Monday, October 18, 2021

On the road with Steve and Wilson and their quest for the perfect burger

 I've known Steve a long time, over 30 years now I think. And in that time, there have been a few constants in his life -- his love of Dr. Pepper and his love of hamburgers.


He's particular about both. Dr. Pepper must be in a can and very cold once it starts to warm up, he's done with it. He's been promising a primer to a good Dr. Pepper for years, but basically that is the gist -- cold and in a can.

Similarly he loves a good hamburger. Used to be when we would go on cross country trips, we would get drive-thru at McDonald's because it was always quick and I was always in a hurry (I love to drive from full to empty tank without stopping) and he would order the same thing -- two hamburgers with nothing on them. They would inevitably ask: Do you want cheese? Ketchup? And he would say: "No, ma'am (or sir, he was always very polite) just two pieces of bread and some meat." And just as I would start to put the car in gear to leave with our grease, he would tell me to wait and he would check the order. At least 20% of the time they would have it wrong and we would have to ask them to fix it. It used to drive me batty. Just eat it I'd tell him, it mostly tastes like cardboard anyway. At least this way, you won't choke on dry cardboard.

Fast forward a couple decades and a few thousand burgers later, and he has made a small concession to the burger. He will now order it with cheese though he still eschews any condiments. 
 
When I visit The Dens we always go to the Purple Cow and get the same thing. And it is a darn fine burger, probably one of the better ones I've had (Jackman Trading Post burger is slightly better).

However a few years ago, Steve called me from vacation with his family. "Dude (he calls me Dude, or Smoke, I don't think he's actually used Tim in addressing me since college) -- Dude, I just had the best burger I've ever had. I love it!"

I asked him where it was and he told me Tatum, New Mexico, population 726 burger fanatics.
 
So I wasn't too surprised when he told me last week that he and Wilson (his son and our other chief shipper) were heading out on a mission: The perfect burger from Tiny's Burgers in Tatum. Just a quick trip, Monday through Wednesday night. Wilson had better drive, because Steve gets sleepy about 15 minutes into any trip.

All of this rambling is to tell you all that while they are on the burger quest, shipping will be less than normal. And to encourage you to keep shopping (Steve needs to pay for the Dr. Pepper and burger after all) we are offering 30% off all items in our Digital Category of our store for a limited time!

 

Use this coupon code for 30% off everything in the Digital Category at checkout: BRGR30

Friday, October 15, 2021

Word of the Day -- Ocarina

Each morning Mary and I get up at 5, make coffee, do word puzzles and games, and spend a little time together before the hectic day starts.  It's my favorite time of the day, still quiet... the dog and cat are asleep or not begging for food yet at least and the world outside the door is peaceful.  One of the games we play is a "name that thing" game, where you see a picture of something and then it gives you 4 choices.  Today's was a special themed one, on musical instruments.  Do you know what this musical instrument is?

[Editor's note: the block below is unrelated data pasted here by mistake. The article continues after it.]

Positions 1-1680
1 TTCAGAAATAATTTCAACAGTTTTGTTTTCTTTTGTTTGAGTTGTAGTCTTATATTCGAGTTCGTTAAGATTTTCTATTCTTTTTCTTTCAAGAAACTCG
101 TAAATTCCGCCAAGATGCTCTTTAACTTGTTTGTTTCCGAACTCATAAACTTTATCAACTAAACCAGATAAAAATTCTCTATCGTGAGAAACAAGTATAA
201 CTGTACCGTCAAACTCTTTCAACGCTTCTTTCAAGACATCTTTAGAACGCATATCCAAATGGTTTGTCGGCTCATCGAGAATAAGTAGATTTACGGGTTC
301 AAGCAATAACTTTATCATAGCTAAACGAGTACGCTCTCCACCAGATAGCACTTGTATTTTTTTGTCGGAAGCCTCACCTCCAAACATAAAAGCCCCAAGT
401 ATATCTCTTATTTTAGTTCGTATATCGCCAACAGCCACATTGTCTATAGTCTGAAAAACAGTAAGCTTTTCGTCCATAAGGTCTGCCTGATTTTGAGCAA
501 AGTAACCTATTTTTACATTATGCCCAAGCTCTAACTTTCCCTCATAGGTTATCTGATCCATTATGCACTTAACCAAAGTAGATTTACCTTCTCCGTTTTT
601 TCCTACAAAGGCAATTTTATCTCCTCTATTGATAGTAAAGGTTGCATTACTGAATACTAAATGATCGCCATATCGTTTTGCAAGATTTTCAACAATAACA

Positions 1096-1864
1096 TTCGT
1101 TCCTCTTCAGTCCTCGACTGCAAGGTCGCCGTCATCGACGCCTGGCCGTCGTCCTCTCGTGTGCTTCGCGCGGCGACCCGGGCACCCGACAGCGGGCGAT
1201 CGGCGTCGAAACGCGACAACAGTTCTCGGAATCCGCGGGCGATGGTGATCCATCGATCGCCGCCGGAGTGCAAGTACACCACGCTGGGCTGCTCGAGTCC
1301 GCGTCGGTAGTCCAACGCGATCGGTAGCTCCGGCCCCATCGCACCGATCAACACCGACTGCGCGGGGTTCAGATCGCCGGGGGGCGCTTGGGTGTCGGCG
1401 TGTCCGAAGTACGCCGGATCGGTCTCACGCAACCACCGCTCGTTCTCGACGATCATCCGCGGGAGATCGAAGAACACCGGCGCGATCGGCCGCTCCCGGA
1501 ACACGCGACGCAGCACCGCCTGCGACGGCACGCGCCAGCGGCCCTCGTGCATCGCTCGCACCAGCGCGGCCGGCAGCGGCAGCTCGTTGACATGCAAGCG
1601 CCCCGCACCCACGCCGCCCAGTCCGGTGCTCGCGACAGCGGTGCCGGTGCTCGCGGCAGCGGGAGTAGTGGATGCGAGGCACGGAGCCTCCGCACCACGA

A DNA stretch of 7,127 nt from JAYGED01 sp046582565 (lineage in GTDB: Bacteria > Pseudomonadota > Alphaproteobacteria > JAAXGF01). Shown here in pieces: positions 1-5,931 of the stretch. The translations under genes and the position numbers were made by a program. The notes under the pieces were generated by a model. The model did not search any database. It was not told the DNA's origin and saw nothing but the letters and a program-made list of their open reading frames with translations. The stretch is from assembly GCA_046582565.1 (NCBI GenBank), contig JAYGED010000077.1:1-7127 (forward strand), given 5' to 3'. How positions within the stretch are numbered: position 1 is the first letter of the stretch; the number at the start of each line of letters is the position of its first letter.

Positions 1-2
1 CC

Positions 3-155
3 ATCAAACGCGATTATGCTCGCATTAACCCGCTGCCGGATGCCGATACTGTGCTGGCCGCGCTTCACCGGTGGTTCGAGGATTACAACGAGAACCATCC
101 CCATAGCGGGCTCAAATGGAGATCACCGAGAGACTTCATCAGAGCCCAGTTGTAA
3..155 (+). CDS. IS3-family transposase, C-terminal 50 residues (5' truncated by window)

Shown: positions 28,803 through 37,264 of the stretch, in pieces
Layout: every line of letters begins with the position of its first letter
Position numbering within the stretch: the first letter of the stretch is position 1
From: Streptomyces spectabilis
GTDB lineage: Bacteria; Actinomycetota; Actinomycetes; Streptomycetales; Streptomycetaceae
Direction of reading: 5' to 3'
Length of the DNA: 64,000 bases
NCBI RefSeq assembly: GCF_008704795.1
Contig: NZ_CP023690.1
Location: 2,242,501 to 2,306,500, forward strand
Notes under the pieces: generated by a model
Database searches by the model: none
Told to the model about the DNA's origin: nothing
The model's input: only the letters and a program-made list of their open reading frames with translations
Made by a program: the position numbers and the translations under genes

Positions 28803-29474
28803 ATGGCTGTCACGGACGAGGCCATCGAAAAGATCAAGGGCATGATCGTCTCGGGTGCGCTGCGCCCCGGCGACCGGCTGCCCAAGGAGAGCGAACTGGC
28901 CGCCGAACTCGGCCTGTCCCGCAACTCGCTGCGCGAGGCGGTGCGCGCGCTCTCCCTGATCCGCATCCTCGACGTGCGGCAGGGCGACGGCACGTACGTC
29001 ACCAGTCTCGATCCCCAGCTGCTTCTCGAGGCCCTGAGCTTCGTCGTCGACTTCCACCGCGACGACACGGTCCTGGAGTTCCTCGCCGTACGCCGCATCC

We had no clue.  None.  Turns out it is an:

Ocarina -- a wind musical instrument—a type of vessel flute. Variations exist, but a typical ocarina is an enclosed space with four to twelve finger holes and a mouthpiece that projects from the body. It is traditionally made from clay or ceramic, but other materials are also used—such as plastic, wood, glass, metal, or bone. 

For more information, I turned to Wikipedia...
The ocarina belongs to a very old family of instruments, believed to date back over 12,000 years.[Ocarina-type instruments have been of particular importance in Chinese and Mesoamerican cultures. For the Chinese, the instrument played an important role in their long history of song and dance...

Head over to Wikipedia to read more on this fascinating instrument!

 

Thursday, October 14, 2021

Word of the Day -- Yegg

Following the theme from yesterday's WOTD, we have another thieving definition, this time we have:

Yegg -- safecracker

I was always fascinated by safecrackers, they were always the calm and cool members of heists.  They got done what no one else could.  Think the Italian Job, Ocean's Eleven, Thief, King of Thieves.  What are some of your favorite safecracking movies?



Wednesday, October 13, 2021

Word of the Day -- Brigand

If you want to find some of these, look no further than our very own Den of Iniquity...

Brigand -- one who lives by plunder usually as a member of a band.

Brigand shares a root with brigade; both words come from the Italian brigare, meaning “to fight.” If one resembles a brigand one may be described as brigandish, and the word for the practice of engaging in such acts as a brigand is wont to is either brigandism or brigandage. 



Memories from the Office of a Game Publisher – Office Space

Everywhere I look across social media I seem to be encountering two things. Economic news about the pending commercial real estate collapse,...